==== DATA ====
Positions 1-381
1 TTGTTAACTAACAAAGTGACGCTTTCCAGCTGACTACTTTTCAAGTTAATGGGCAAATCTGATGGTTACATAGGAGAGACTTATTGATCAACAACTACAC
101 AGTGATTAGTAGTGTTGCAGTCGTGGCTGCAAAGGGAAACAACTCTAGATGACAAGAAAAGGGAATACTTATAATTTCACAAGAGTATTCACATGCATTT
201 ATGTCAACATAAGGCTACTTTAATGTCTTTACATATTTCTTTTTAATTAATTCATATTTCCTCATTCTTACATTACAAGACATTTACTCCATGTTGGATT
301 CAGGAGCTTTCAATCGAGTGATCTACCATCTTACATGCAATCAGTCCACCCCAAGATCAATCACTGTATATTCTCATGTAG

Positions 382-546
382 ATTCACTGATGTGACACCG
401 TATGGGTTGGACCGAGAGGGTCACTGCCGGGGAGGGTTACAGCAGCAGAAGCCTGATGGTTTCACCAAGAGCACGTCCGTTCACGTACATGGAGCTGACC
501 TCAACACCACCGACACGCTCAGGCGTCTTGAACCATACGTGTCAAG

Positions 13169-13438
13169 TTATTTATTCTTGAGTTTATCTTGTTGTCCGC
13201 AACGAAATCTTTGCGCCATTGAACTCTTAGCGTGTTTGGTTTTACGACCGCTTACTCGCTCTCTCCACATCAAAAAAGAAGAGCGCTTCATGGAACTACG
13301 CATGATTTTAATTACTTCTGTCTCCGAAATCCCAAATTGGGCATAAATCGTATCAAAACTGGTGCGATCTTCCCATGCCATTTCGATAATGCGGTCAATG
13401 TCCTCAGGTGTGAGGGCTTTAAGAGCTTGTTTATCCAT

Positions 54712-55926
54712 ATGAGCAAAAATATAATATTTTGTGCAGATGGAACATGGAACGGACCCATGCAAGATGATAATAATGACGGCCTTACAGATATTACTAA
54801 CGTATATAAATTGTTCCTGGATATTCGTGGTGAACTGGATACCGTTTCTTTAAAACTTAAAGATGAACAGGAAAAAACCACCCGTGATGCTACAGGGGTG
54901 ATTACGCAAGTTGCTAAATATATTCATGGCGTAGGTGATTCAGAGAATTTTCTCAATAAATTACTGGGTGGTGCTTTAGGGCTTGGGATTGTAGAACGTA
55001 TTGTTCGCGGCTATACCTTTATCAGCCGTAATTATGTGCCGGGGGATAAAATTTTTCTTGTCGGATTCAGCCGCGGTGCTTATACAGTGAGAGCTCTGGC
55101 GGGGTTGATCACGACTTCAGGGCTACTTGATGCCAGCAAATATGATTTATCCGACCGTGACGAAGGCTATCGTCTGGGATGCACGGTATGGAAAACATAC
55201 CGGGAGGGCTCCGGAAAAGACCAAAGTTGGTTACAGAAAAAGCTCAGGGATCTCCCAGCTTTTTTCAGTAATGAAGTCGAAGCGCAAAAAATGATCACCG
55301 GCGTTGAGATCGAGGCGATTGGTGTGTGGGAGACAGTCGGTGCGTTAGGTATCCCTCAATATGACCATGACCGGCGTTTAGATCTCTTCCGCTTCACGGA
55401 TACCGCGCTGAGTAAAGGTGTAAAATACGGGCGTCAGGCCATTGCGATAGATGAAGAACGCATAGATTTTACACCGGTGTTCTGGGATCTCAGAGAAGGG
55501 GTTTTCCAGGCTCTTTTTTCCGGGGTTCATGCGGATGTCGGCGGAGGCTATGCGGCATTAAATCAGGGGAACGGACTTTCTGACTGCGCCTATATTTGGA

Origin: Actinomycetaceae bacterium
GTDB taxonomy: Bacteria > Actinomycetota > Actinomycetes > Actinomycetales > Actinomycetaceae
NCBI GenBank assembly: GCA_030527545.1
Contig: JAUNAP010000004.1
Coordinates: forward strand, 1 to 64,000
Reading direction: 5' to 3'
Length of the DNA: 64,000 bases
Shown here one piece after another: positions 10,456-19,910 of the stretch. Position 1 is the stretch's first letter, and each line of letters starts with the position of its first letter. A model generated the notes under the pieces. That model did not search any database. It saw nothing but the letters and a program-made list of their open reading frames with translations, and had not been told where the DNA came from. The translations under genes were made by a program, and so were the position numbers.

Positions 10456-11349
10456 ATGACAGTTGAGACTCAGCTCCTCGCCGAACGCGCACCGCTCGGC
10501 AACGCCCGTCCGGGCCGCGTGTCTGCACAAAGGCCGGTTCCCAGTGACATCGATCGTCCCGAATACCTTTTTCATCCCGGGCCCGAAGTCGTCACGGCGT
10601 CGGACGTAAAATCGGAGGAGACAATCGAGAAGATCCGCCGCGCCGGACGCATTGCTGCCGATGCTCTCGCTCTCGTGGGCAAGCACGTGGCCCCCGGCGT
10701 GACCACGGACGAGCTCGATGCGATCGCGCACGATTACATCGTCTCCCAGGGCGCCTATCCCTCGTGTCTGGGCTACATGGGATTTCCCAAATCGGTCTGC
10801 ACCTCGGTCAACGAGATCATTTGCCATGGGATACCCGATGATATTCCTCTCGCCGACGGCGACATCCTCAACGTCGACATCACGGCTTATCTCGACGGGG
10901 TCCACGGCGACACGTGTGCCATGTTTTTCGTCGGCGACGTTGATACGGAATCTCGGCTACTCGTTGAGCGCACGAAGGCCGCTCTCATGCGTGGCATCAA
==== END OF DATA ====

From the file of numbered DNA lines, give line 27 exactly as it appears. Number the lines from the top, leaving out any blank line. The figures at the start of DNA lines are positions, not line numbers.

NCBI GenBank assembly: GCA_030527545.1